On Friday, two things materialized: (1) Roger Goodell's letter to the League's teams and staff sent the day before went public, which announced the NFL's brand new long-term partnerships with domestic violence and sexual assault clinics as well as some "educational efforts" for league and team personnel; and (2) Procter and Gamble, the entity that owns the Crest brand, declared that it will not be participating in the annual initiative to raise awareness during Breast Cancer Awareness Month. The company will not be supplying pink mouth guards for the players to wear for the league-wide initiative in October and also will not be taking part in any "on-field" marketing. My first observation is that while Goodell is trying to make the most of a bad situation that he personally may have gotten the League into in the first place, he is doing so in classic Goodell-style. Goodell, not NFL rules, runs the NFL (e.g., Goodell would not acknowledge a link between playing football and cognitive erosion that the retirement committee had recognized years before), and money, not the best interests of the sport, drive Goodell (e.g., his goal is for the NFL to see $27 billion in annual revenue by 2027), which may be why he does not have a favorable track record for follow-through. Second, Procter and Gambel are pulling out of a large-scale charity initiative because of the commissioner's definitive actions (e.g., Rice's initial 2-game suspension) and the commissioner's actions that are still under investigation with another large-scale initiative without even seeing if the commissioner will follow through implementing these new programs.

As a sidenote, is anyone else surprised that Goodell has yet to mention the Theodore Roosevelt story, where he saved football by inventing the forward pass, so that he can casually allude to how his own changes will carry football into the next era? Just curious.

Therefore, I challenge NFL sponsors to use October as a form of boycott. The main contributors to the NFL's "A Crucial Catch" campaign this year are Riddell, Gatorade, EA Sports, NFL Extra Points Card, Diet Pepsi, Under Armor, Nike, Tide, Wilson, and Ticketmaster. Imagine if each of these sponsors did not pay the League for "on-field" advertising. Imagine if each of these sponsors did not provide the adorable pink gear we see each year but rather raised money for breast cancer awareness apart from the NFL partnership. Since one big contributor has already dropped out, if the others refuse to provide the gear and provide the checks, the entire league will receive a blow that even team owners who have expressed support for Goodell cannot ignore.  Last year, the League proudly bragged that it has raised over $3 million for the American Cancer Society since 2009, but only ten percent of funds go to the Society while the League holds on to the rest. Goodell revels in this kind of publicity, obviously trying to minimize the latter potion of that statistic, because it makes the League money. If he cannot get the positive public relations from the campaign and the sponsor funds, how can the team owners ignore the fact that he is not acting in the league's best interest by, at this point, purely staying in office?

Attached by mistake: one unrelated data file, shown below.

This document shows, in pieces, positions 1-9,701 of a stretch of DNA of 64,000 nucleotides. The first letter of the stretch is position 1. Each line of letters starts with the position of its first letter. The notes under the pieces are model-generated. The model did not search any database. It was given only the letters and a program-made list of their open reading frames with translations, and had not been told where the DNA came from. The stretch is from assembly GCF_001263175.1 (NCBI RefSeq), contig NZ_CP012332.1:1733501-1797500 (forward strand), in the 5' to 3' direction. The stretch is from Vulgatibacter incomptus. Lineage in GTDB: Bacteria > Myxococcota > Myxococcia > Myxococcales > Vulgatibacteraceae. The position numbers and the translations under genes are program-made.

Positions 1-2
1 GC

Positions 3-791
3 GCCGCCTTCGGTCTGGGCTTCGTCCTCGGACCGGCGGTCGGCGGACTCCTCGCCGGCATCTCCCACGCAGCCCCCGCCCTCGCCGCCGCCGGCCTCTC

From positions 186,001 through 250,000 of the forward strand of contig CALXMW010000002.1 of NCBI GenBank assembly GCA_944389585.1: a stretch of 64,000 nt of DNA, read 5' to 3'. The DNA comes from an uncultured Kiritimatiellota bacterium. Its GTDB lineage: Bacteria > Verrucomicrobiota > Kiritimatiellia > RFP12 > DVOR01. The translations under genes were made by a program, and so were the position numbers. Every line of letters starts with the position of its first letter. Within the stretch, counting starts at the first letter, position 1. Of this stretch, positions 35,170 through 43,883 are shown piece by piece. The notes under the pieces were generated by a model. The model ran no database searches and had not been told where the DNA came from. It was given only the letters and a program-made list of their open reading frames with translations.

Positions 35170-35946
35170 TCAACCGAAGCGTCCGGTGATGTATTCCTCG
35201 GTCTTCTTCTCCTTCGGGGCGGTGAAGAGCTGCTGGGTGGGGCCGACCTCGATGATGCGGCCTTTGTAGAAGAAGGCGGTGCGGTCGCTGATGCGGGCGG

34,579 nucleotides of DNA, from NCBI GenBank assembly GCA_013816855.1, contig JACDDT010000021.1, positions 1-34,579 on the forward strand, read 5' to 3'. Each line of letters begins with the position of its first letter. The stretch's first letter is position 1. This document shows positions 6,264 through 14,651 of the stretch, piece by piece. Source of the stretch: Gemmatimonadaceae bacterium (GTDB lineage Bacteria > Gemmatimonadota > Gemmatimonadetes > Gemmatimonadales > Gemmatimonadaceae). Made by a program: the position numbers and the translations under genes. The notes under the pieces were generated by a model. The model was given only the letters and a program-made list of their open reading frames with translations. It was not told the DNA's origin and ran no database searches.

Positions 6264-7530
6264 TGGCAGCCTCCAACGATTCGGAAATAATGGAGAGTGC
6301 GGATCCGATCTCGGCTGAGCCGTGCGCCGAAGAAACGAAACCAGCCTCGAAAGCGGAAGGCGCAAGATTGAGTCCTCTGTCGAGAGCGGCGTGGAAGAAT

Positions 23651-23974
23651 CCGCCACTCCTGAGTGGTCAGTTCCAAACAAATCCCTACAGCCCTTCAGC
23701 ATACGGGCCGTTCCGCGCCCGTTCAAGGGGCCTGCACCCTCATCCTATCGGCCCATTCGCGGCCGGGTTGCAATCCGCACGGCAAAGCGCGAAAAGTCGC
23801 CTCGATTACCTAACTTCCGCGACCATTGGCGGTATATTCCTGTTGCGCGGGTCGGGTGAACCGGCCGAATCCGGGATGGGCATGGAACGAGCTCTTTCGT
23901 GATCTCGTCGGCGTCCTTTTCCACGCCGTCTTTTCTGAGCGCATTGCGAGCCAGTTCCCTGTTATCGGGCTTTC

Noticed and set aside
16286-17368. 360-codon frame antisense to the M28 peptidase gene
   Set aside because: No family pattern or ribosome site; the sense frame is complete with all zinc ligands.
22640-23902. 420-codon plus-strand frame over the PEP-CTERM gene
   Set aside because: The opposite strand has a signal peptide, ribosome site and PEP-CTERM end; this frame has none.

Some have suggested that the only real protest can come from the League's loyal fans. Fans protesting would definitely be the most effective, but having enough fans with stamina for a protest may be as unrealistic as having all the sponsors drop their contracts on one of the largest platforms in the world. Admittedly, I sat through as many games as I could this weekend because in the fall, my weekends revolve around football. There is no way to keep fans from watching games on TV or attending the games when they have already subscribed to NFL Network or bet in their fantasy leagues or bought season tickets. These companies, on the other hand, have the opportunity to hit the League where it hurts. Regrettably, the whole league would suffer momentarily, but sometimes it takes a strong slap in the face to wake up and do what is right for the sport's integrity. This way, the NFL would no longer operated by an authoritarian but rather the rules, and something real, not just in terms of good press, can be done for the causes that the League says it wants to help.